1. What district programs and services do you view as critical and oppose reducing if that reduction would change the quality and level of service?
2. What district programs and services do you view as important, but would support reducing in some manner given the fiscal environment?
3. What district programs and services do you view as non-essential and are willing to do without?
4. What specific suggestions do you have for developing the FY 2011 budget?
We have provided a comprehensive spreadsheet of information on programs and services that are funded with unrestricted revenues. Please review the video presentation and, utilizing the feedback form, provide your suggestions and input.
Employees will have an opportunity to provide feedback through their community council represenative or through their respective association. Patron feedback forms should be funneled through the PTA organization or your school’s community council or principal. All responses and suggestions should be sent with a signature of the community council chair and principal from each school. Principals should return the forms in person, via email or district mail to the Superintendent’s Office by Thursday, April 1. Feel free to make additional copies of the feedback form as necessary.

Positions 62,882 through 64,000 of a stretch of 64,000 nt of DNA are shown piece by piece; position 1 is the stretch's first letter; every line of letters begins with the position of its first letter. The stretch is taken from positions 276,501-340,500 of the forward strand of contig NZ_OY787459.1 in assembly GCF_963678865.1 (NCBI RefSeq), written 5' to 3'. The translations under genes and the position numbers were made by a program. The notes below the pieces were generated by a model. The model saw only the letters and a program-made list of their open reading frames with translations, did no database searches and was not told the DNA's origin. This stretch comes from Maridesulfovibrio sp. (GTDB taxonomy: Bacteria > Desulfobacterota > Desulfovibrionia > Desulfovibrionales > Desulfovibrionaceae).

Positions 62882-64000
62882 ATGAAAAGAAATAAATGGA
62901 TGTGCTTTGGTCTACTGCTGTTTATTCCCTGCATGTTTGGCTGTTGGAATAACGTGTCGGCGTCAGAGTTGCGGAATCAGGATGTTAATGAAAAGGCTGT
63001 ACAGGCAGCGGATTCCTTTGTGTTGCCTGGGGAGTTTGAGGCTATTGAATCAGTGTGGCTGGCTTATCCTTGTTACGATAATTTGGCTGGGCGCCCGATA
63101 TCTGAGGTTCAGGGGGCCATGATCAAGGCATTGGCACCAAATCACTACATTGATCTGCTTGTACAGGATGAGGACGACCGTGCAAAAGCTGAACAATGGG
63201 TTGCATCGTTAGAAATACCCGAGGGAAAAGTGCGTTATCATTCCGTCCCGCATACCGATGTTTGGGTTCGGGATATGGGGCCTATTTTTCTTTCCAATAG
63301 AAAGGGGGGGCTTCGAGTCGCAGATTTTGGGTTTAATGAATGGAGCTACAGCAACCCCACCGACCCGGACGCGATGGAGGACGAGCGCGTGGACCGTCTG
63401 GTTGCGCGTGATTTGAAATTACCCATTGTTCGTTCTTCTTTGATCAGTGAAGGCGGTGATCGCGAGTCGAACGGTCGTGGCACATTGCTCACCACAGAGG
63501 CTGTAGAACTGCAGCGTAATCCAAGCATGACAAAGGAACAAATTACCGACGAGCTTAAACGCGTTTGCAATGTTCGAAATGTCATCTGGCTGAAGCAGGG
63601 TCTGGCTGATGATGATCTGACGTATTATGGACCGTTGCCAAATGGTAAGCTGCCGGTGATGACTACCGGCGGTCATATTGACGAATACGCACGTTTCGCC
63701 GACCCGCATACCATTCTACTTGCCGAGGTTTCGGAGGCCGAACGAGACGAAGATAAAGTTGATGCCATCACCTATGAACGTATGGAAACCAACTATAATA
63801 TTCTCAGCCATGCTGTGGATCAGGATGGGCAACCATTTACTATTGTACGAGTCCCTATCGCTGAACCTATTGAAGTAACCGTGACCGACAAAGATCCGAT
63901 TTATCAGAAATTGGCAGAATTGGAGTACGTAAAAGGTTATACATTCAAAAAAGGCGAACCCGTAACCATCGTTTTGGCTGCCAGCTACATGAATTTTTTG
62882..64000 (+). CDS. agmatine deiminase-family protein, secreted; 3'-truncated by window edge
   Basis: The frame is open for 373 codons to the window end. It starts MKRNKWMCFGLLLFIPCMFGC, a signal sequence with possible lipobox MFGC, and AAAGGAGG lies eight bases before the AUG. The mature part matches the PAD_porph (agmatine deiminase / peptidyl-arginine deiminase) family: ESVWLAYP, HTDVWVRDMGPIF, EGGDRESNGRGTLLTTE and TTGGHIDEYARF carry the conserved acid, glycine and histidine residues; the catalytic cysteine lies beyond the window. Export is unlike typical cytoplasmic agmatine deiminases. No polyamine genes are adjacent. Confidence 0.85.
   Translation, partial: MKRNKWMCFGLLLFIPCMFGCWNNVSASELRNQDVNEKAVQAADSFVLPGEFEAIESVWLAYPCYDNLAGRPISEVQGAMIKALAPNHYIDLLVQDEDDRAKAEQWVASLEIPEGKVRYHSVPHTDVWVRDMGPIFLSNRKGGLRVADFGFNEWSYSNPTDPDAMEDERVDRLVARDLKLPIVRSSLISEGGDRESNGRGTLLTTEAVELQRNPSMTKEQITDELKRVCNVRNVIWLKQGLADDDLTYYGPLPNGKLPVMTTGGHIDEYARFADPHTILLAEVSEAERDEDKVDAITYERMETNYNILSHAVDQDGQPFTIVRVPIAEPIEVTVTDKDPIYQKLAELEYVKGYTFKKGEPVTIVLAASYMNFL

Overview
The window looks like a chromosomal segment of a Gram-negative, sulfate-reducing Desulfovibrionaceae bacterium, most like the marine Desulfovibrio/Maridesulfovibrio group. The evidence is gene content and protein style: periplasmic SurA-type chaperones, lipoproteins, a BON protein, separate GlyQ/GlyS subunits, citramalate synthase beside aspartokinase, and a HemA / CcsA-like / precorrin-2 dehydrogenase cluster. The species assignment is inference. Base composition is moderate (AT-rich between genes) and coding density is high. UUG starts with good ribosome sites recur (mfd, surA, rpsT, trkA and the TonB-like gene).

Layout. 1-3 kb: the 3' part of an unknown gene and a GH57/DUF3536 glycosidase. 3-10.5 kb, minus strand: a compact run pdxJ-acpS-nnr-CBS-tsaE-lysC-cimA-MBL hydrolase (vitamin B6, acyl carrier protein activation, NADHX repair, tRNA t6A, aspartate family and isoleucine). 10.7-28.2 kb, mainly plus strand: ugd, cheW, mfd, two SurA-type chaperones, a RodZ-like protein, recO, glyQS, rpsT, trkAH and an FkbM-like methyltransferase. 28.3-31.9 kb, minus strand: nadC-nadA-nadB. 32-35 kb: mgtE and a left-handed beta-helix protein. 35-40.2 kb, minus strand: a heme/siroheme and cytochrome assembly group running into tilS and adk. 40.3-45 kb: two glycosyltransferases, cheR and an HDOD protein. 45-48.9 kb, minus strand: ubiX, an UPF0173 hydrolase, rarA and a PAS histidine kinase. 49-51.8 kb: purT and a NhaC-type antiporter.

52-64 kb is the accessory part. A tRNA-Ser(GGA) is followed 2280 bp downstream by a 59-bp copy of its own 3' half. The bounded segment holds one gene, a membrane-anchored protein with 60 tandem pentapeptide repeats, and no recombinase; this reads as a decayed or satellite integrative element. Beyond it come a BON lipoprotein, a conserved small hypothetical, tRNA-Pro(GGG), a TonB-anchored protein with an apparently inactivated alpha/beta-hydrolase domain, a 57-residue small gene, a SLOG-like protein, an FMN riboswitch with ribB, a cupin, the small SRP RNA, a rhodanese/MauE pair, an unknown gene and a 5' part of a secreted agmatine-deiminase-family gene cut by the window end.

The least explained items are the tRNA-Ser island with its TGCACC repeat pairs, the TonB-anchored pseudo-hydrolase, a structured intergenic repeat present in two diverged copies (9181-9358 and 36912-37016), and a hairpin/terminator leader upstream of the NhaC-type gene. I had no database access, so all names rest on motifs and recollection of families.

Thank you for your time and commitment to the students of Granite School District.
As we move into the start of the Legislative session, I want to make sure you are aware of the messages in play regarding budget impacts on public education. Late last week, a poll was released showing that 57% of Utahns don’t want public education cuts. <http://utahpolicy.com/featured_article/utahns-don%E2%80%99t-want-public-education-cuts>. Use of Rainy Day Funds has held public education harmless in the current budget year. The media has been touting that public education will be held harmless in this next budget cycle.
Let us clarify the latter. You have heard that the Governor’s budget will “hold public education harmless.” While it is true that the Governor’s recommendation to the legislature is to maintain current levels of education funding, there will be no increase to offset anticipated enrollment growth of up to 11,000 new students throughout the state. With the increase in student population, the overall WPU will be cut 2-3% which will be felt by all school districts throughout the state, including Granite School District. This means will receive 2-3% less in state funding next year than we did for our current budget year.